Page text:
On the said date, Chilembwe’s followers are believed to have attacked in the cover of the night at white settlers living near. On top of the list was William Jervis Livingstone whom they stabbed to death and later beheaded before carrying the head with them to Chilembwe’s church. Three settlers were killed that night, all men. On Chilembwe’s instructions, all children and women were spared, done no any kind of physical harm.

In the course of that attack, houses were burned down as other Africans loyal to their white masters were either harmed or downright killed.

The following day, an attack at the armory store in the commercial city of Blantyre was well defeated by the whites where some of Chilembwe’s followers were apprehended and consequently, killed with their bodies left for public view to deter other Africans. Only three guns and a few rounds of ammunition were sourced from the store.

It is said that the uprising had initially been planned to spread to some other parts of Nyasaland but due to communication problems it had failed. In Ntcheu it is alleged that there also was a small dramatic uprising though it had no major effect.

After the uprising, it is believed, Chilembwe discovered that his mission had not been that successful and thus told his men to disperse from the mission premises before the white man attacked.

In a strange fashion, so writes Rotberg, an unarmed Chilembwe left for Mozambique wearing a dark blue coat, a stripped pajama jacket over a colored shirt, and gray flannel trousers. It is argued that he was pursued by British soldiers who cornered him and shot him dead on February 3, 1915 before he had crossed over into Mozambique. Skeptics, however, challenge that Chilembwe was never killed by the Britons otherwise they could have treated him the Jervis Livingstone way: behead him, carry his head as a trophy and place it at some visible place for all eyes to see – after all, it is said that there was a price placed on his head.

That then, ends the story of John Chilembwe, the son of a Yao father and a Nyanja mother. The man who was born in 1871 and lived through a certain kind of hatred preached by white settlers who later received another amount of hatred themselves from Chilembwe.    


MCP minus John Tembo equals suicide

NELSON Mandela is a great. Not only in South Africa, not only in Africa but in the entire world. His name has always been associated with statesmanship, his face with greatness, his words with maturity, his voice with leadership, and his age with wisdom.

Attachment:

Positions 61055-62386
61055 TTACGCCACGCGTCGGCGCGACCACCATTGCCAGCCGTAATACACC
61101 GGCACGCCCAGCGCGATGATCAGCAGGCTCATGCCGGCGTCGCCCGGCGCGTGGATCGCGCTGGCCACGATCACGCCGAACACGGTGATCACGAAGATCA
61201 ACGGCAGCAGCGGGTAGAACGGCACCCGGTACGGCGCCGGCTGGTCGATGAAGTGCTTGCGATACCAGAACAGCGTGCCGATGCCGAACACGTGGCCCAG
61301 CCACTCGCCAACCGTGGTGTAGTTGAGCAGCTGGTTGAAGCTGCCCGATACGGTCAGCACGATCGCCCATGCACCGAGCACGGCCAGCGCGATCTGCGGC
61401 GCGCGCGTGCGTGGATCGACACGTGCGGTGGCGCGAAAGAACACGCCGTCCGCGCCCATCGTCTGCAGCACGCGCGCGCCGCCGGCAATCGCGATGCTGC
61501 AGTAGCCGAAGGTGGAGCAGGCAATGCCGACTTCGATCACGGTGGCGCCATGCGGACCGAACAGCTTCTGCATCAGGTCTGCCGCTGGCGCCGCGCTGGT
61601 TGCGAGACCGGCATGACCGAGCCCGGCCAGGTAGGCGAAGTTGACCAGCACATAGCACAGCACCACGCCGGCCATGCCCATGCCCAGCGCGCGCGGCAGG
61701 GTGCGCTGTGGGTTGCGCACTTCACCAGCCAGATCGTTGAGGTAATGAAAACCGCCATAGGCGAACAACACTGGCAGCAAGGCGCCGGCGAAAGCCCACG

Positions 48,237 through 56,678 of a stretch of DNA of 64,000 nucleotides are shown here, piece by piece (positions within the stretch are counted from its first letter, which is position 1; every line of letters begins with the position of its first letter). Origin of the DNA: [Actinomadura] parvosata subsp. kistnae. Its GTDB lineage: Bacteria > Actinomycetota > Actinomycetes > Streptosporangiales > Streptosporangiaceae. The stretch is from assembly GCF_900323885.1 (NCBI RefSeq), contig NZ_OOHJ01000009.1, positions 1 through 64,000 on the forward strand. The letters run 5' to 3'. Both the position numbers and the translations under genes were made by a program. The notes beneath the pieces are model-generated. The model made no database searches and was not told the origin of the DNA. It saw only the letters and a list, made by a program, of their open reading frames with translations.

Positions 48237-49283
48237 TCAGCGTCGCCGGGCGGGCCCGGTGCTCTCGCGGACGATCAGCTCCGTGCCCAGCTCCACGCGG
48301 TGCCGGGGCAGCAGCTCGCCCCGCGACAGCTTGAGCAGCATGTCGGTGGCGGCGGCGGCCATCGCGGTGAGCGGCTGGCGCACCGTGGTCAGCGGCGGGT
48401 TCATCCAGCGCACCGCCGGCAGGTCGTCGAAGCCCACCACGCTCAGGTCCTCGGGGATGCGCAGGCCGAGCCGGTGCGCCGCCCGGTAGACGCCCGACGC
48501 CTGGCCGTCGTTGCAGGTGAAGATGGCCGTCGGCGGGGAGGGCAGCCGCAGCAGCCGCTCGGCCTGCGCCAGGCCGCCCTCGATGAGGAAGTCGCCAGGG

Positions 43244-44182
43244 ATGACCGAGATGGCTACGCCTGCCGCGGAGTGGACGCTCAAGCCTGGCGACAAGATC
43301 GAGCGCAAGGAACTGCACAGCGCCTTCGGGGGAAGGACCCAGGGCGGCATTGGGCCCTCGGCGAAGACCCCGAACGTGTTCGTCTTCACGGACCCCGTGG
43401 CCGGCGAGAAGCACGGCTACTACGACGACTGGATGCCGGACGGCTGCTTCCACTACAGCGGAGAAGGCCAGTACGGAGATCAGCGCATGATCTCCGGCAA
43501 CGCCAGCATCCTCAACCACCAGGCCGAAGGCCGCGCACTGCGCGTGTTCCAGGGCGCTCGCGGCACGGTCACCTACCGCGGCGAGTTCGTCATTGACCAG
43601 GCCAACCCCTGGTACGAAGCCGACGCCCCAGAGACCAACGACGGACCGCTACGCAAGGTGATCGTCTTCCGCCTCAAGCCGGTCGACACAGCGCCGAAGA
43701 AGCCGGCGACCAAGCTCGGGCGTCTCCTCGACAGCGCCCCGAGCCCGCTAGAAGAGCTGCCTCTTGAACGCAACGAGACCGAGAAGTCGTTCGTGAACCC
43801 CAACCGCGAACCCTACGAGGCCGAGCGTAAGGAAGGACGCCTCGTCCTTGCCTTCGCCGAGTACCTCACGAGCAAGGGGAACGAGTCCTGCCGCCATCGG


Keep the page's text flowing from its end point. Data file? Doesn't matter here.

Little wonder then that one writer, Ephraim Nyondo, used him as a beacon of some sort in his article ‘Can MCP progress without Tembo?’ in which he argued, convincingly, that MCP can, nay will, progress without Tembo. 

He posed Mandela in total contrast to his neighbor and age mate Robert Gabriel Mugabe who, for thirty years plus, has sat at the helm of Zimbabwe; now, a sad story of some sort. A contradiction of her own past, Zimbabwe is. And in contrasting, he likened. It was a likening of two likes: John Zenus Ungapake Tembo and Robert Gabriel Mugabe, Comrade. They were being likened just as their ‘entities’ – Malawi Congress Party (MCP) and Zimbabwe, respectively – were.

The two share something, and in sharing something, the two seem equal. The two politicians, if politicians, and entities, if entities that is, are twins. Identical twins if not Siamese.

Tembo and Mugabe, twins

Right, very right. There is a thin line, if it does exist, between the two. The two belong to the same conditions. Mugabe is believed, by many of course, to be the one behind Zimbabwe’s woes: a poor economy, a faltering democracy and a nauseating human rights record on the list of many unpleasant things.

And Tembo too has many voicing his resignation from politics for what they term MCP’s woes: dwindling support as evidenced by the drop in the number of MPs, failure to win the presidency in the two elections he has been at the helm, leadership wrangles and a lot more problems that seem to speak volumes of MCP’s pending death.

But, Mugabe and Tembo are just victims. Victims of the media, victims of circumstances. The idea to relocate land to the black population in Zimbabwe as championed by Mugabe is not entirely bad, even if we want it to look thus. The idea to continue leading MCP as propagated by Tembo, or his allies, is also not bad though many want to portray it thus.

The problem, the biggest, is that most of us have encountered these two ideas and personalities through the media. Not any other media but that which hates them. Most, if not all of us, have encountered Mugabe through BBC, CNN, France 24, Sky News and all that western media – a kind of media that will never portray anything good about Mugabe. And that, that western representation, has filled our eyes and saturated our brains to the point that we cannot see the truth nor can we think it.

And Tembo? His story is no different from Mugabe. The now generation encountered Tembo not as a minister of finance in the Kamuzu era, nor as chair of the University council nor as even the Governor of Reserve Bank. 

Instead, the now generation has encountered him at a wrong time. A time he was filled with bitterness for votes he believe were rigged from him and thus, never gave a rest to Bingu’s government. A time he was being used by Muluzi to champion his (Muluzi’s) ideas: section 65 first and then budget. 

And, they encountered him through the wrong place, the media of Malawi Broadcasting Corporation –  an institution which every Malawian knows can never say anything good about Tembo or MCP. And that Media has defined for us how to look at and judge Tembo. No wonder then, that we all believe Tembo possesses no morality, no goodness, he is a failure and thus, he must go now. We believe that MCP will die if Tembo does not leave now. Not later but now.

But, Tembo and Mugabe possess one thing that all those calling for their resignation possess not: age. Age that, in them, gave birth to experience and experience to wisdom. Wisdom like that of the African beacon, Mandela.

Mandela’s wisdom the multitudes have missed